Baby’s First Shoes: Four Things to Know
Shoes. Just saying the word can give this doc goosebumps.Many of my patient families know of my fondness for footwear. It is only natural, therefore, that I often get asked for children shoe recommendations. Most commonly, parents ask me about first shoes for their infants, and early walking shoes for toddlers.
My “first shoe” answer often surprises parents. Despite all the seemingly sensible information provided by [insert name of popular child shoe store here], and grandma’s persisting reminder that you wore special walking shoes as a toddler; the fact remains that babies simply don’t need shoes. Shoes don’t help kids learn how to walk. Expensive or “special” shoes are not needed for most kids. And, toddler footwear is more fashion statement than functional tool.
What? How can that be? Baby and toddler shoes are everywhere... and they are just so cute!
Before you grab the credit card and head to the mall, here are 4 things parents should know about early childhood footwear.
1. Babies don’t need shoes. Babies learn to walk on bare feet.
Achieving gross motor (big movement) milestones during the first year of life is a complicated progression involving the muscular and nervous systems. During this predictable pattern of growth, an infant needs to be able to learn different sensations and movements unhindered by shoes.
Babies like to play and “eat” their feet. They need to curl, wiggle, bend, and spread their toes to work the small muscles of the feet. They need to feel their stable footing on the ground as they are cruising around furniture. And, those first steps are most solid when the whole foot is touching safe ground.
So, at home and other safe play places, keep baby out of shoes.
2. The arch of the foot takes time, not shoes, to develop.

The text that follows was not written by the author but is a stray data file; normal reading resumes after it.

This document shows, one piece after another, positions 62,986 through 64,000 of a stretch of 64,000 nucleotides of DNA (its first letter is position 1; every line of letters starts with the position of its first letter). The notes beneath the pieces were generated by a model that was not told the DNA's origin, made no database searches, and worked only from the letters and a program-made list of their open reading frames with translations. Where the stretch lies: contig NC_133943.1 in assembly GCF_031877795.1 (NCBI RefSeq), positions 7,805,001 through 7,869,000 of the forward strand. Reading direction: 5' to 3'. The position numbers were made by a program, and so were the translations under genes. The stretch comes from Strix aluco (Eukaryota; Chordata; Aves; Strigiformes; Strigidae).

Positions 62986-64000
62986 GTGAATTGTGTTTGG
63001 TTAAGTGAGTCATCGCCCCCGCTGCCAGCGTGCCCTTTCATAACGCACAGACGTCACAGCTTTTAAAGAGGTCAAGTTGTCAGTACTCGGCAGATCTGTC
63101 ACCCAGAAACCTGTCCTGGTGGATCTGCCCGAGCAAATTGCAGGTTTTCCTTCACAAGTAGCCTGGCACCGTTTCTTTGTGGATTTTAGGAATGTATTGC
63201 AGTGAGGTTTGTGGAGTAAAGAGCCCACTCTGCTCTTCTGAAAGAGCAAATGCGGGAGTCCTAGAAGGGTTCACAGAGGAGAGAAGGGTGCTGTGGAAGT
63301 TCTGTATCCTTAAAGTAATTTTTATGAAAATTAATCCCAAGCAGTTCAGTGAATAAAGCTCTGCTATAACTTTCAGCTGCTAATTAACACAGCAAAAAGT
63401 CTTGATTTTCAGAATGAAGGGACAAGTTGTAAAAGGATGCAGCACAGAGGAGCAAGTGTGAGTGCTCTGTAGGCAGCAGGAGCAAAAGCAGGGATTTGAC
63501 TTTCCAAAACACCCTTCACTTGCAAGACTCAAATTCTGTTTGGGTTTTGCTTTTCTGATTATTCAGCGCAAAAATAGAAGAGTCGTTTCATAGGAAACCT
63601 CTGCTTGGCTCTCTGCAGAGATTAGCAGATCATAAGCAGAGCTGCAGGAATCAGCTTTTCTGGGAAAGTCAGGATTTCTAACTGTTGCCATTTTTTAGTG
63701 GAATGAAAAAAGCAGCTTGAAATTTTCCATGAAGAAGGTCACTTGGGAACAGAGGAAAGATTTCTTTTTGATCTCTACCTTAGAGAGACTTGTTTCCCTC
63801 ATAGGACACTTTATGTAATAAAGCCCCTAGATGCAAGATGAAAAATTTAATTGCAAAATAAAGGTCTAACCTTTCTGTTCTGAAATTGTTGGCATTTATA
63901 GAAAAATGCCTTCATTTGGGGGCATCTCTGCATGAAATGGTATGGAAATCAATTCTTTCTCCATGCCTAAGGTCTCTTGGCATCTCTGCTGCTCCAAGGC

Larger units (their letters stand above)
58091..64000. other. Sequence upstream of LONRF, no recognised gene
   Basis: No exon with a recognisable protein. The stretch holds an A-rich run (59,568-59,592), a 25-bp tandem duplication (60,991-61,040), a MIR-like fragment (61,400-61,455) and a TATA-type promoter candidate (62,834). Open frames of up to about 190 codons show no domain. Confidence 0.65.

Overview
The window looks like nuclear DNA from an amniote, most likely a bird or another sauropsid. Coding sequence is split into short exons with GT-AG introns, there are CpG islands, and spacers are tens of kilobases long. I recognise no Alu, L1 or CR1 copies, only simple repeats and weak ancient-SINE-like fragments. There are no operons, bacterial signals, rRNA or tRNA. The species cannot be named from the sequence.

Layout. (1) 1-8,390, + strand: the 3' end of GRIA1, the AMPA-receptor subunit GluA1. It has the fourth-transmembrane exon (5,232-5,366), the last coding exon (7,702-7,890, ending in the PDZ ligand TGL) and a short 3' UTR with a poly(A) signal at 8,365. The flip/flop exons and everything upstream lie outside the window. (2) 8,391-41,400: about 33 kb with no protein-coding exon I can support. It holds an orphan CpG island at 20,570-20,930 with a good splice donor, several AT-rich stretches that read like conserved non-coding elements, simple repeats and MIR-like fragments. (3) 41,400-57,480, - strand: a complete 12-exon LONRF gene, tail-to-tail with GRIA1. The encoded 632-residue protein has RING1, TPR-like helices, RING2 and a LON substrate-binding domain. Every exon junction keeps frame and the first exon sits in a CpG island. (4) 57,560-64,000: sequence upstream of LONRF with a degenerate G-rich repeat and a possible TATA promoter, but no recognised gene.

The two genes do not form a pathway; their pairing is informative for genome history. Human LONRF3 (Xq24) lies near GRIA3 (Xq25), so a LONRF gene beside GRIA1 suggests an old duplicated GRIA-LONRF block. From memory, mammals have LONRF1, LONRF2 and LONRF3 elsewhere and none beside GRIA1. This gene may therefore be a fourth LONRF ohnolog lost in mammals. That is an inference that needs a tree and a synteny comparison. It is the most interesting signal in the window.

Toddlers are flat-footed. And, that’s OK.
The ligaments of the foot that create the arch are loose and flexible until the age of 5-10 years, at which time the appearance of a foot arch begins to naturally develop.Many studieshave been done to determine if supporting the midfoot (an arch support) during early foot development will speed up the development of the arch. Studies such as these do not support the need for any footwear to develop a healthy or “normal” foot arch. In fact, flat feet are less common in societies that do not wear shoes in childhood.
Having “flat feet” tends to run in families. In addition, flat-footedness is more correlated withlack of physical activityand increased body weight, than lack of footwear.
Go. Play. Run. Barefoot.
3. Shoes will not improve a child’s out-toeing or in-toeing, nor help with ankle strength.
Most toddlers have a very wide stance and short lower limbs. They walk with flexed hips and flexed arms. As a result, most toddlers have the appearance of being “bow-legged” or in-toeing/out-toeing. As a child’s nervous and muscular systems mature, the foot-strike and gait becomes more like that of an adult. This slow process takes years to naturally occur, usually by the age of 7 years.
During the childhood years, leg bones naturally remodel, strengthen, and align. As the bones of the leg and foot mature, so will the appearance of a child’s legs and feet. This process is completely independent of footwear.
Unless your child is unable to walk due to foot positioning; corrective shoes/inserts are not necessary for toddlers.
4. A shoe is simply meant to protect the bottom of the foot. No more, no less.
If your baby or toddler is going to be in a place where they could step on something very hot, cold, splintery, bumpy, or sharp... They need shoes!
Choose shoes that are flexible and thin-soled. For example, leather-soled shoes for earliest walkers are a good choice. A flexible, hard sole shoe will be needed by the time your toddler is running.
When shopping for toddler shoes, bend the shoe in half. The shoe should bend in the middle. If the shoe bends at the “ball” of the foot, then there is some arch support in the shoe. A toddler has to walk stiffly and unnaturally in a shoe with arch support, so look for a different shoe.
The baby shoe bottom line: Don’t be mislead by clever baby-shoe-company marketing. Shoes simply protect a toddler’s foot from the elements.
So when spending the bucks for sparkly Tom’s, baby Nikes, tiny Crocs, neon jelly shoes, or toddler Chuck Taylors; understand toddler shoes are more fit for the fashion runway then your driveway. And, of course, for visits to your shoe-envious pediatrician!
Nelson Textbook of Pediatrics
-18th ed., chapter 673.